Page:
6. - The above rules also apply to preinst , prerm and postrm scripts.

Another way to get scripts run after first boot

place them in:


It will be evaluated once at firstboot and removed afterwards.  They're called in /etc/init.d/boot, after the rootfs has been mounted
but before modules and hotplug are loaded.

B43 driver

b43 now needs CONFIG_SSB_BLOCKIO=y

Managing Config files

A Common problem that usually arises in process of bumping working copy to the current HEAD is the task of keeping .config file up with the introduced changes. The correct procedure of "upgrading" config file to the newer SVN revision is to use the sequence like this:

# make clean
# svn update
# make oldconfig

make oldconfig drops out obsolete parameters and will ask you how to handle new ones (n/y/m). 
kernel-parameters are not part of the file - the equivalent call is make kernel_oldconfig 
(saved in target/linux/*/config-*).
However, usually - you would accept the kernel-config(s) OpenWrt provides - in that case the kernel configs for the supported targets are adjusted and maintained by OpenWrt so you don't have to worry about.

The feeds management system. is updated using the "feeds" script.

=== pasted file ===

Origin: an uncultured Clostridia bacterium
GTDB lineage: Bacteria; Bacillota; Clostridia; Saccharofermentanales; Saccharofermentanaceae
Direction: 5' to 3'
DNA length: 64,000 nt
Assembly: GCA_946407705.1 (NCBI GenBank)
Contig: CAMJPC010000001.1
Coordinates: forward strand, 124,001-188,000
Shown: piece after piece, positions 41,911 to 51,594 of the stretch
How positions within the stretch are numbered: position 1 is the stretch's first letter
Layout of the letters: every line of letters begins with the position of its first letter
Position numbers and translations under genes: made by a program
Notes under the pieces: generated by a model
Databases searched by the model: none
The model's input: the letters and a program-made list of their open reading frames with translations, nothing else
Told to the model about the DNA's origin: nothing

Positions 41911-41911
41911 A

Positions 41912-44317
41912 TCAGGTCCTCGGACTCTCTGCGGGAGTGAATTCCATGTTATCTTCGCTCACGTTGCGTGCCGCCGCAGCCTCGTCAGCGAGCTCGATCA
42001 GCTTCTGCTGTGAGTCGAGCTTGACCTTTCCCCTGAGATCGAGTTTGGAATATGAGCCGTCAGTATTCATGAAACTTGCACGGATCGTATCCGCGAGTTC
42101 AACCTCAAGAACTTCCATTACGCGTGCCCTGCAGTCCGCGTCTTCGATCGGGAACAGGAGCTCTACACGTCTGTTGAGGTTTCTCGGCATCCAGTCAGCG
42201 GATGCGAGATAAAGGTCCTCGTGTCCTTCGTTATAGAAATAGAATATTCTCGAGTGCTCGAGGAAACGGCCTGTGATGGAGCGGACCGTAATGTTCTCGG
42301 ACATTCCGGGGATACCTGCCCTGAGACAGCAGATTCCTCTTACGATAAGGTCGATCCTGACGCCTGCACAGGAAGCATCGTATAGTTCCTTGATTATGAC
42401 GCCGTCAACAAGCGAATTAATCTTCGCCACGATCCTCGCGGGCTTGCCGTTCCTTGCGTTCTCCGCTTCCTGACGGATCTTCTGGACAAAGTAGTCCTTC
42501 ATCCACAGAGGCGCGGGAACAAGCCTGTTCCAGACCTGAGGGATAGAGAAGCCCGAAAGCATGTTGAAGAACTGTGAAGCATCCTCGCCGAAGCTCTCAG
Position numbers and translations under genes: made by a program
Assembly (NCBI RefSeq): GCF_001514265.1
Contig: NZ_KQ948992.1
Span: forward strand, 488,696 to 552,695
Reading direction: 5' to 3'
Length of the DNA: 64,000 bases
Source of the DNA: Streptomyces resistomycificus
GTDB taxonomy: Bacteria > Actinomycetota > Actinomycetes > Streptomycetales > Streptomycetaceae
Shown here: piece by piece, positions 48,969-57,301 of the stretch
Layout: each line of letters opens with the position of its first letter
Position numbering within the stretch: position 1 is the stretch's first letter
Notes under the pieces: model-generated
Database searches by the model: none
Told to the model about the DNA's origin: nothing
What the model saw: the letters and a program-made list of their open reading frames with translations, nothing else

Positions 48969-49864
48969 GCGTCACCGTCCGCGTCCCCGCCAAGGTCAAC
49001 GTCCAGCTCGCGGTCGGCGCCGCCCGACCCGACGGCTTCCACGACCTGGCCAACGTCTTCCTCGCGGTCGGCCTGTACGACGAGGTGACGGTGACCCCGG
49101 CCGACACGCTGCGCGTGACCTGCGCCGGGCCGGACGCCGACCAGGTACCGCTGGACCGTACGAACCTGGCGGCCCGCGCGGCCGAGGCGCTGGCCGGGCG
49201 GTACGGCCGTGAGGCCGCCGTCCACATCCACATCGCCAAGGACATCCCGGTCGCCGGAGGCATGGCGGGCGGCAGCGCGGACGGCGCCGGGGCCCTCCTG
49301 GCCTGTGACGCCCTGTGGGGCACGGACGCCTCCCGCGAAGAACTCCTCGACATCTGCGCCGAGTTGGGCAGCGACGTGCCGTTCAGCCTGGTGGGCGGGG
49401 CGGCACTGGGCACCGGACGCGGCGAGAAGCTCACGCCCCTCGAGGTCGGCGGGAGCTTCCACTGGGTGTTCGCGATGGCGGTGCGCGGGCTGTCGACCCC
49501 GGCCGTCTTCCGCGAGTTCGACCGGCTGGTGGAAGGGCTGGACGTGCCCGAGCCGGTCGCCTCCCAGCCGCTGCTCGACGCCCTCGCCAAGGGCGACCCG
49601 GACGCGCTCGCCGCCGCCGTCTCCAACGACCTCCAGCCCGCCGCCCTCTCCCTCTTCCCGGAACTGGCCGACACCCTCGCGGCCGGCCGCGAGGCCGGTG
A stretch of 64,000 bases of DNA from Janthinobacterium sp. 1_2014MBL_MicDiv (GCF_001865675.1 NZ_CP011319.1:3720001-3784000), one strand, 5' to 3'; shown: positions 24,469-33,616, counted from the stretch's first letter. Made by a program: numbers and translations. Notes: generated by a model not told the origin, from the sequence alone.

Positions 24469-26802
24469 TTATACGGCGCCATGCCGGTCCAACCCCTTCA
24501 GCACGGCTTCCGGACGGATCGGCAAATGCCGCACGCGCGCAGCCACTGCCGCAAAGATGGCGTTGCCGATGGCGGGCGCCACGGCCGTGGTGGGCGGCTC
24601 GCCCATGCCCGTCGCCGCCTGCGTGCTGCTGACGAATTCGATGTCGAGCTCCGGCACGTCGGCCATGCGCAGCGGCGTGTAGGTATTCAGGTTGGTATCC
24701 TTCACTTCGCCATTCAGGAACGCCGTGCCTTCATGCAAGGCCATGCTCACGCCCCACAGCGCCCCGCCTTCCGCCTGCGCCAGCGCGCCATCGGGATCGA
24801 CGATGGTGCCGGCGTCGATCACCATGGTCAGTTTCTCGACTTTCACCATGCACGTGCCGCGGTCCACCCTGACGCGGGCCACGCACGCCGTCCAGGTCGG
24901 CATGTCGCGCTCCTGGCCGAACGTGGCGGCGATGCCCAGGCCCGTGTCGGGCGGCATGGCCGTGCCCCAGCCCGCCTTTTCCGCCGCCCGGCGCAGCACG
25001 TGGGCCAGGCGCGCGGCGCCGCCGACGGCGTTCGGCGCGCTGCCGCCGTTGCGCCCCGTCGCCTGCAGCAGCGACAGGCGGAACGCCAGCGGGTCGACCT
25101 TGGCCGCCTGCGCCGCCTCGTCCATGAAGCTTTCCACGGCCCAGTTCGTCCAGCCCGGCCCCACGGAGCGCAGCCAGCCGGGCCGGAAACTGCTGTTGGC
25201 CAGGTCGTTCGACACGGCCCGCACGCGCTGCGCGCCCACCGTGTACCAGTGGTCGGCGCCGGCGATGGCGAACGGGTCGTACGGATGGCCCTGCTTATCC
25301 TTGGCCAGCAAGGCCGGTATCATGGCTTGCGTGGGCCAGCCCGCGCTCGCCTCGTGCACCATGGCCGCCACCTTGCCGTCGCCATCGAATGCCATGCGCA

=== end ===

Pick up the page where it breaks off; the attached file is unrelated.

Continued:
This script basically does three things:
  1. svn checkout/update for the feeds defined in feeds.conf when called with "update" as the second argument. This operation does not create/update any of the symlinks in the packages/feeds/*.
  2. List the packages in the checked out revision of the feed or search checked out feeds for a specified package (list/search as second argument).
  3. Create/remove symlinks in packages/feeds/* when called with install/uninstall as the second argument.
Thus, to correctly update and install all packages in all feeds the command sequence is:

# ./scripts/feeds uninstall -a
# ./scripts/feeds update -a
# ./scripts/feeds install -a

This will update the feeds from the corresponding repositories listed in feeds.conf / feeds.conf.default respectively.

then running make oldconfig will now drop obsolete entries and ask you what to do with new ones (=new packages).

View Wireless Traffic

tcpdump -i prism0 [-y PRISM_HEADER] -s0 -w dumpfile  ether host 01:0c:cc:0:0:0

tcpdump -i prism0 [-y PRISM_HEADER] -s0 -e -n ether host 01:0c:cc:0:0:0

UCI for Ubuntu

Anton <>
maintains a Ubuntu repository at:



define Package/qolyester
    TITLE:=OLSR implementation with QoS

The "DEPENDS" directive implies both an installation and a build time dependency
The "PKG_BUILD_DEPENDS" directive means that libnotimpl will not be selected, but it will be built before this package. 

Package debugging

To disable stripping of a package so that symbols are reserved fro debugging:
add a line:
RSTRIP := true
somewhere below the 'include' lines. in the Makefile
That should disable stripping for the entire package.

Makefile kernel version dependency

ifeq ($(KERNEL),2.4)
  do some stuff

Note: Current OpenWrt trunk no longer supports version 2.4 kernels